Thursday, August 8, 2013

Documenting Non-Functional Requirements

Dearest Readers,

Whenever we work on a Project, the Business Users of that project/ system will have some implicit expectations on how effectively the software will work. These expectations may include how user friendly the software will be to use, how fastly it will execute transactions, how durable it will be, and how well it behaves when unexpected conditions or exceptions arise. The Non-Functional Requirements (NFRs) define these aspects about the system. In our previous blog post we understood all about NFRs. In this blog post we will discuss on how to identify and document the Non-Functional Requirements (NFRs) for a Project.

In the below Picture (Table), I have listed possible Non-Functional Requirement Statements under each category and respective Target values. So while documenting the NFRs for your project, you can list similar NFRs and obtain the answer (target value) for the NFR from various Stake-holders. Some inputs you can obtain from Business Users, some from IT Department, some from Design Team, some from Database Team, so on and so forth...

Pic: Documenting Non-Functional Requirements

The above list is not the final set of NFR Statements Vs Values, out of my experience I have documented these. Depending on your Project Requirements there may be some new NFR Categories and some more NFR Statements. Here, my intention was just to show a path to identify and document NFRs. Hope you all will like this. Please share your experience and feedback through comments.


As We Work...We Learn...

Wednesday, August 7, 2013

Understanding Non-Functional Requirements

Dearest Readers,

Requirements are the backbone of any Project and its a core competency of a Business Analyst to identify and document various Requirements correctly and completely. Its very important to understand and document Non-Functional Requirements along with the Functional Requirements, which do have an impact on the Project. In this blog post we will try to understand the so called Non-Functional Requirements and their categories.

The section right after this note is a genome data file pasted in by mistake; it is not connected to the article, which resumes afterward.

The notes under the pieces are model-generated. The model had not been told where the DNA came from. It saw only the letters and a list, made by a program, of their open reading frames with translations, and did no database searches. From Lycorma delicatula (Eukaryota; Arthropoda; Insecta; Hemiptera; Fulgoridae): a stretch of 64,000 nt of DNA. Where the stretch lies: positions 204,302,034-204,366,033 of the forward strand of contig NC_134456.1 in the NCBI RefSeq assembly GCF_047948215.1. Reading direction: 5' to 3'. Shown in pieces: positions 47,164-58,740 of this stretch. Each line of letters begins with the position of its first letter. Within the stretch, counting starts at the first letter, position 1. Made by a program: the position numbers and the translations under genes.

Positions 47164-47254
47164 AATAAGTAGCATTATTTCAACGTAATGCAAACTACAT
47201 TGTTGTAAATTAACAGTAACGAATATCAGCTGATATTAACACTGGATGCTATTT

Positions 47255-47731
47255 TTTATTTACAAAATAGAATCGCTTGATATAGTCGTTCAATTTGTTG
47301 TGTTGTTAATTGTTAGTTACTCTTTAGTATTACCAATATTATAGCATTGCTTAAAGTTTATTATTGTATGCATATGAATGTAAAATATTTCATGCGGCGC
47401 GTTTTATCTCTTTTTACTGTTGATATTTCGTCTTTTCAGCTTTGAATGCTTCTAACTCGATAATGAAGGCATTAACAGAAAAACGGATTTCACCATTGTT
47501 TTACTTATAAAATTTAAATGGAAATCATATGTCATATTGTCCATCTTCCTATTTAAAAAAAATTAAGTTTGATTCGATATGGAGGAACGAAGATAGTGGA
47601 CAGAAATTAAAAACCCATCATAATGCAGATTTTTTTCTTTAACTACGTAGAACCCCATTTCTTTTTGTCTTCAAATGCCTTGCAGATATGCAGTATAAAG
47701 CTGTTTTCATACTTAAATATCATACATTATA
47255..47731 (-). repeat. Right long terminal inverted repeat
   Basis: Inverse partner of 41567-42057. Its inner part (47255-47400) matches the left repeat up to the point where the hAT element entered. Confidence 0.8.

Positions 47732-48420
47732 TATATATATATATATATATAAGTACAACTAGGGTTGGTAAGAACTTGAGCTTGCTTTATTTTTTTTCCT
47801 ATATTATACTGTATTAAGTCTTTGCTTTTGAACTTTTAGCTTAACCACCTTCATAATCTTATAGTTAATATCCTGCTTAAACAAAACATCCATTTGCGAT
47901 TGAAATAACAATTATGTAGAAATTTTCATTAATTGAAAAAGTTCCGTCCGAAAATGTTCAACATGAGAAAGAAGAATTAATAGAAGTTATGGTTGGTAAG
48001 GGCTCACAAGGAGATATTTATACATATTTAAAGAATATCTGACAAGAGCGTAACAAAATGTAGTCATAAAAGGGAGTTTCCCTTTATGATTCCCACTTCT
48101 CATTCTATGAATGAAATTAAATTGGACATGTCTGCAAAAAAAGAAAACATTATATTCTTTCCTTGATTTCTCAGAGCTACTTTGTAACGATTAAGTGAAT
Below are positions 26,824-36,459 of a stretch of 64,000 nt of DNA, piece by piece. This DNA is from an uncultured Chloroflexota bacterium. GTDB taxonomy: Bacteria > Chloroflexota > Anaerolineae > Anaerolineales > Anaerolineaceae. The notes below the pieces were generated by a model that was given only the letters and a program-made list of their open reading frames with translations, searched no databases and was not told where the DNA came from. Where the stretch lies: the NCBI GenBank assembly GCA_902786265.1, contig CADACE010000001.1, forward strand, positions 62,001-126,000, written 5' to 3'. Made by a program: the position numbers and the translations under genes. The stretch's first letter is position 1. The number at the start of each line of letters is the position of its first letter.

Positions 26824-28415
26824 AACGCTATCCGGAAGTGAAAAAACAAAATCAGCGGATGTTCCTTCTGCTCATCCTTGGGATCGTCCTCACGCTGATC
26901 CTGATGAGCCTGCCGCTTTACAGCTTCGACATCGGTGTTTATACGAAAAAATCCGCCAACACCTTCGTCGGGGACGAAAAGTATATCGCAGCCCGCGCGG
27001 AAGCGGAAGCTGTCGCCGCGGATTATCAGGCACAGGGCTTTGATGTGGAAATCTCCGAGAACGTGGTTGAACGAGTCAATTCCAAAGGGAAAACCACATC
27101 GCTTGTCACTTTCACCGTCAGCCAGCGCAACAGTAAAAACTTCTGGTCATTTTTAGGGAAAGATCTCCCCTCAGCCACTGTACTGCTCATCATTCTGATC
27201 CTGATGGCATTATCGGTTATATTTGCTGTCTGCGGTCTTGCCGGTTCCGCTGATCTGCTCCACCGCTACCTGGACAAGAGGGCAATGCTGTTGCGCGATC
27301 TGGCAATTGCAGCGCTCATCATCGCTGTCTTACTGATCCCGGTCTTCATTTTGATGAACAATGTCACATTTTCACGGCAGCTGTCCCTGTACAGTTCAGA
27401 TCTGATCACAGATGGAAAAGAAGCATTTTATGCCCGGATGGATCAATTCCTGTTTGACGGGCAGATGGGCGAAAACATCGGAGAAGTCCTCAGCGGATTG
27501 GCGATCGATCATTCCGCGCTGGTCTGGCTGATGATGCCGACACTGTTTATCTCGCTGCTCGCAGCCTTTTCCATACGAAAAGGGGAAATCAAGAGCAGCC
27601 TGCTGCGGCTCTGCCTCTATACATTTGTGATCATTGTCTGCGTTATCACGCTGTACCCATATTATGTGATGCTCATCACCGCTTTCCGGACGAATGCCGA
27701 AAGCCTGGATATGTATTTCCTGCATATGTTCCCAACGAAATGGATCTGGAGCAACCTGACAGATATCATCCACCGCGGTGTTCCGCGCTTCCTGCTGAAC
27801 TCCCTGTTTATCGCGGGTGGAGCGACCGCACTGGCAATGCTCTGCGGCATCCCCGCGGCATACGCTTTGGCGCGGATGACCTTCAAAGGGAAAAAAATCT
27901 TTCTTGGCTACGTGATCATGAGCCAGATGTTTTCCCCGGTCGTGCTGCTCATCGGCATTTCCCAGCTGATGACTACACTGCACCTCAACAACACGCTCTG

What are Non-Functional Requirements (NFRs)?
NFRs specify ‘how’ the system should operate, rather than ‘what’ the system should do ‘functionally’. Examples include, but are not limited to, availability, reliability, capacity, scalability and security. These requirements are for a business system and address the aspects of the system that can possibly have a significant impact on how the system will work, and how it is accepted and operated both by the users and the people responsible for supporting and maintaining that system. 

The NFRs along with the functional requirements define the baseline against which the business system must be designed. It is essential that both sets of requirements are captured during the initial stages of a project. 

Non-Functional Requirements Categories:
NFRs define the Qualities expected in the system and the Constraints that may impact the system design and development.

The purpose of a non-functional requirements specification is:
  • To specify required properties of the system.
  • To define constraints on the system.
  • To facilitate early system sizing and estimation of cost.
  • To assess the viability of the proposed system.
  • To give a basis for designing the operational models.
  • To provide input to the component design.
The below diagrams depict various Categories of Non-Functional Requirements and respective Sub-Categories. 

Pic:  Non-Functional Requirements

The list of NFRs portrayed in the above list would help you guys to understand various categories of NFRs in your projects. Hope this will provide you all a glimpse of understanding NFRs. In the next blog-post I will provide a list of scenarios to document these NFRs for your project.

As We Work...We Learn...